1. the father of one’s father or mother.
  2. a forefather.
  3. the founder or originator of a family, species, type, etc.; the first of one’s or its kind, or the one being longest in existence: the grandfather of all steam locomotives.

verb (used with object)

  1. to exempt (something or someone) from new legislation, restrictions, or requirements: The law grandfathered all banks already operating at the time of passage. He was grandfathered into the pension plan.


  1. the father of one’s father or mother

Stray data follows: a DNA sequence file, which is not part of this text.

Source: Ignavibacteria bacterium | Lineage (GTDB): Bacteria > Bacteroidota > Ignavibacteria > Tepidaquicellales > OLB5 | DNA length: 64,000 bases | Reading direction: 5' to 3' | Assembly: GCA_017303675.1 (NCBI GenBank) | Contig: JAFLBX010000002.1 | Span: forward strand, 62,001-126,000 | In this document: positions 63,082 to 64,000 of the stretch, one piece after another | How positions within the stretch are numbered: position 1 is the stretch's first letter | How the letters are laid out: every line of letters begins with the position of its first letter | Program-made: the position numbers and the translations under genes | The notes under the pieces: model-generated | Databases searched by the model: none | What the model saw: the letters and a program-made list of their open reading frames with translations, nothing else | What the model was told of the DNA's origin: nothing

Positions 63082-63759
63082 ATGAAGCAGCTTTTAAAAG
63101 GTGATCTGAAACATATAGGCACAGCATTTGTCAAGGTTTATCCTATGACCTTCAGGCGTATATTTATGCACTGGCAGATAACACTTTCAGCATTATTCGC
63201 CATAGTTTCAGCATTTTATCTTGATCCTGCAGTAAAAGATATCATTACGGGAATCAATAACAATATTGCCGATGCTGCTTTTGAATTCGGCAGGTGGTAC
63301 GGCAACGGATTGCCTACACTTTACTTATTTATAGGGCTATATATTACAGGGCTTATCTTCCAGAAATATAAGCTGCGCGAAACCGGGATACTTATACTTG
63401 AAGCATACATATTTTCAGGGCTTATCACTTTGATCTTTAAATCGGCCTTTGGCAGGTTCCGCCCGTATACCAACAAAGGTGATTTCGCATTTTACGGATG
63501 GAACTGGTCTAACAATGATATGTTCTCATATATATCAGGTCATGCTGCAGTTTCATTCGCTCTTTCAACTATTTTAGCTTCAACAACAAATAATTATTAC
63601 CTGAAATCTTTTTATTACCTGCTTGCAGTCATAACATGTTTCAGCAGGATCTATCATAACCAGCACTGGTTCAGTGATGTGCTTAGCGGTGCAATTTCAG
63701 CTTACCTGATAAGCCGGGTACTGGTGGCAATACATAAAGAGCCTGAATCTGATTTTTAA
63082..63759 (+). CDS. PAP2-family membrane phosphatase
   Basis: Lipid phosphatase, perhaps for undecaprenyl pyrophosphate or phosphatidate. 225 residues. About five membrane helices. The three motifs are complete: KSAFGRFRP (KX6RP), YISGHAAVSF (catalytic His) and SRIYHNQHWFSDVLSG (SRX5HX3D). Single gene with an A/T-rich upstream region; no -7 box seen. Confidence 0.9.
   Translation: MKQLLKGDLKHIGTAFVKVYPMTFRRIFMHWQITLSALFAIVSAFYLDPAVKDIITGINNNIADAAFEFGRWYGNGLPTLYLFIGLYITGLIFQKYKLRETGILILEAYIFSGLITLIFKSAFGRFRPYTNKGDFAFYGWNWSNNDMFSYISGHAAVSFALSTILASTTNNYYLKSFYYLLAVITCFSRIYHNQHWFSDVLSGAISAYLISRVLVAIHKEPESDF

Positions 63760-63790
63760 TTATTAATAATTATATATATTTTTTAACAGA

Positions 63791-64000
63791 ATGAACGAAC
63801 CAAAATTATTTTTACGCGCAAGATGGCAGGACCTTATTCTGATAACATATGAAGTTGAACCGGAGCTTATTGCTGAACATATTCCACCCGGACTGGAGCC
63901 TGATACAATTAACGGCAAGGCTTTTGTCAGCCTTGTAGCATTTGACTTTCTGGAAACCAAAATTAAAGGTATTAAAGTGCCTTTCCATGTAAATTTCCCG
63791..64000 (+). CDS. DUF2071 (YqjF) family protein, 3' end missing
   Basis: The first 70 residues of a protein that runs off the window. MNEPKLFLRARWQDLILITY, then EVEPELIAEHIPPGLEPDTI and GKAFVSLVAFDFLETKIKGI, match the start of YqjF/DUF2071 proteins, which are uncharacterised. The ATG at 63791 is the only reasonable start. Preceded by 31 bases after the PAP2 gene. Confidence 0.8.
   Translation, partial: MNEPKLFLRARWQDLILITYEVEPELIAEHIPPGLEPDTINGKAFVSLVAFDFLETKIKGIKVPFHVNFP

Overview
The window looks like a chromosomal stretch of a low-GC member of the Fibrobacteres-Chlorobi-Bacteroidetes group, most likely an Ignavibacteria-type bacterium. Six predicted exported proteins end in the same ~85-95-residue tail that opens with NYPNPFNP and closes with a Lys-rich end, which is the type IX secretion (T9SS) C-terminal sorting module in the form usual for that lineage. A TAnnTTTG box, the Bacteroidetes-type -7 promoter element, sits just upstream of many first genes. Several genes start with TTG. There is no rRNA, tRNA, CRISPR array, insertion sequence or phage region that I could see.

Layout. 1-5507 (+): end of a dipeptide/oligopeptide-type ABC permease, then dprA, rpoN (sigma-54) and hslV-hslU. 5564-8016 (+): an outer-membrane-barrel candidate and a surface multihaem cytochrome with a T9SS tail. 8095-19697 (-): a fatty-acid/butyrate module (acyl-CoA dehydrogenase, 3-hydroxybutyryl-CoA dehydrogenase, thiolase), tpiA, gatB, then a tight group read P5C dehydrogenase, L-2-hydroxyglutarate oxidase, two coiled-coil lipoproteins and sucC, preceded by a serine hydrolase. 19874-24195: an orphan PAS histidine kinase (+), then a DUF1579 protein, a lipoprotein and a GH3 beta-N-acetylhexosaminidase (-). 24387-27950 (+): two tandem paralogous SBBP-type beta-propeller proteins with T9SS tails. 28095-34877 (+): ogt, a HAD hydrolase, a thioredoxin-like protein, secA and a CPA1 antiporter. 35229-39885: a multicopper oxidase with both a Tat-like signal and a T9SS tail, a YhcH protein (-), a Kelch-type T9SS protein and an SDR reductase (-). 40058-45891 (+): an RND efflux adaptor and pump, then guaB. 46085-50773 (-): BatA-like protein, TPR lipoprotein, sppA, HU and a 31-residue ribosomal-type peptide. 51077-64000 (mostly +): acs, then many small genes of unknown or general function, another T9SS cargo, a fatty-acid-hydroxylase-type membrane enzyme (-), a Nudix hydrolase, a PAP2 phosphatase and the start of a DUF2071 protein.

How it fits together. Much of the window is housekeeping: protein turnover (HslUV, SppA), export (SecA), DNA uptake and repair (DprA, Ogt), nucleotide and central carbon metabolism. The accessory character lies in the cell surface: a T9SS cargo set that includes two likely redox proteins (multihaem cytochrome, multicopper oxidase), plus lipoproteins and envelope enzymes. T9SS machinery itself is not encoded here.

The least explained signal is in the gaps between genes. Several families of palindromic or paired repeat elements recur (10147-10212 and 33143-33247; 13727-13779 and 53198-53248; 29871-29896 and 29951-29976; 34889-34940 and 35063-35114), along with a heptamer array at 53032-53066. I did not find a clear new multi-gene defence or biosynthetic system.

2. (often plural) a male ancestor
  3. (often capital) a familiar term of address for an old man
  4. dialect a caterpillar or woodlouse

early 15c., from grand (adj.) + father (n.), probably on analogy of French grand-père. Replaced grandsire and Old English ealdefæder. Grandfather clause originally (1900) referred to exemptions from post-Reconstruction voting restrictions in the U.S. South for men whose forebears had voted before the Civil War. Grandfather clock is c.1880, from the popular song; they were previously known as tall case clocks or eight-day clocks.

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